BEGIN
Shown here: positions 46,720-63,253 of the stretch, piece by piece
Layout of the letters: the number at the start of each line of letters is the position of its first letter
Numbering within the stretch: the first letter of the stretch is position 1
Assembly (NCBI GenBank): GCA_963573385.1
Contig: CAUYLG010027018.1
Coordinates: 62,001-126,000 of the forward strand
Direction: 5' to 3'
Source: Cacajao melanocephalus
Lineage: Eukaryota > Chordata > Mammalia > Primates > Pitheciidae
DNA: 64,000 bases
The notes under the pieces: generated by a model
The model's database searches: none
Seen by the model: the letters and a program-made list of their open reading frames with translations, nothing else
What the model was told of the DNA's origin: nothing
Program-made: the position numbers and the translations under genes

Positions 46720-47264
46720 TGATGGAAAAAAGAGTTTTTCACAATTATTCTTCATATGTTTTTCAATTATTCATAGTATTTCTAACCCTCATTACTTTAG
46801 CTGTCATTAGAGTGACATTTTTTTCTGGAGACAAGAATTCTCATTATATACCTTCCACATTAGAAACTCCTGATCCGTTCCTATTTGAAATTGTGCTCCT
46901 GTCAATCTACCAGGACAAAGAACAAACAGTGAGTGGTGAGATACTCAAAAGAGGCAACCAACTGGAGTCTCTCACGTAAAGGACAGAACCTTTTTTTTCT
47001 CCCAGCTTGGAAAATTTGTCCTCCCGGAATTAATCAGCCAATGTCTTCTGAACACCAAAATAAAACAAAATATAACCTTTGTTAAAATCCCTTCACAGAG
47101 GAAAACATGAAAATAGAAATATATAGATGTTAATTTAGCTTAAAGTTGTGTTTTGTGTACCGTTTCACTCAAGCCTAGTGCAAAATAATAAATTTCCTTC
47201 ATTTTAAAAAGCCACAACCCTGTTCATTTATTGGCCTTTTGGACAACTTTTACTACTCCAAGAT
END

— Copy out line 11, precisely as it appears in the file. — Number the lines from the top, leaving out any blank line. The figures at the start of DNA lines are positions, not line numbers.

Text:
The notes under the pieces: generated by a model